This paper describes the implementation of network Mach IPC optimized for clusters of processors connected by a fast network, such as workstations connected by an Ethernet or processors in a non-shared memory multiprocessor. This work contrasts with earlier work, such as the net msg server, which has emphasized connectivity (by using robust and widely available protocols such as TCP/IP) and configurability (with an entirely user-state implementation) at the expense of performance.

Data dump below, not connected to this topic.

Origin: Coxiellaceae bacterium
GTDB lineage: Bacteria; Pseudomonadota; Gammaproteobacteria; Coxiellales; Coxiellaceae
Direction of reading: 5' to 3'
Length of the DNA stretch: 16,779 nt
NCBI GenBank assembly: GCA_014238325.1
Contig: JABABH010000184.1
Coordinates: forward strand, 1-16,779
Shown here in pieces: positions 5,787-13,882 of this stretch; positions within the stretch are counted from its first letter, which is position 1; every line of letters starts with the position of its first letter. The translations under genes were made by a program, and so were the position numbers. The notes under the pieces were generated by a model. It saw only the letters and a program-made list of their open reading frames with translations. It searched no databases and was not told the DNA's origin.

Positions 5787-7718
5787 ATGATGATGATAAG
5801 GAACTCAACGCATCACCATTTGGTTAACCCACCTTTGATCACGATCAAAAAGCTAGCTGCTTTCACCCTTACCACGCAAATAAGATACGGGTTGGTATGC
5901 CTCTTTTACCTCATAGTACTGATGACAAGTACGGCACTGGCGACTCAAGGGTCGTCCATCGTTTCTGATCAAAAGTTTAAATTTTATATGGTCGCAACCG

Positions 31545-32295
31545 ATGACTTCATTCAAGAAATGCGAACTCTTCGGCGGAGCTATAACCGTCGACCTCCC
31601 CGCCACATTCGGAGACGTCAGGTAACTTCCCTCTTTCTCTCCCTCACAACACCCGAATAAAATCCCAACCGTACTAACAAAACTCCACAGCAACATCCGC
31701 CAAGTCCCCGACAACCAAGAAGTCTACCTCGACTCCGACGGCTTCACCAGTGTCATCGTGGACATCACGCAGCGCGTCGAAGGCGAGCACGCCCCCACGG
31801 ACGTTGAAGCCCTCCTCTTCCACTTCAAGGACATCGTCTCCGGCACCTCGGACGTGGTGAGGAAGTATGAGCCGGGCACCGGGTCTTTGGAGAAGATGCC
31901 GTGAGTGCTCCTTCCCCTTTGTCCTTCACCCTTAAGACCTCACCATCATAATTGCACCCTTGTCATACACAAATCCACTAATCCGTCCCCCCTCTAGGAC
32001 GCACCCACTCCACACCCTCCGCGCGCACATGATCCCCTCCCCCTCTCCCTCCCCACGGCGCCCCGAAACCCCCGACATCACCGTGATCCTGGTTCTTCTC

The issues addressed by this work are support for low latency delivery of small and large messages, support for port capabilities and reference counting, and integration with the existing local Mach IPC implementation. Low latency for small messages requires careful buffer and control flow management; this work is compared with other fast RPC work described in the literature. Low latency for large messages, particularly for faster networks, requires an avoidance of copying, which can be achieved through virtual memory support; the modifications that were necessary to make Mach's virtual memory support inexpensive enough to be useful for this purpose is described. The distributed implementation of port capabilities, port reference counts, and port migration is discussed, and compared with that in the netmsg server. Finally, performance data is presented to quantify the speedup achieved with the described implementation.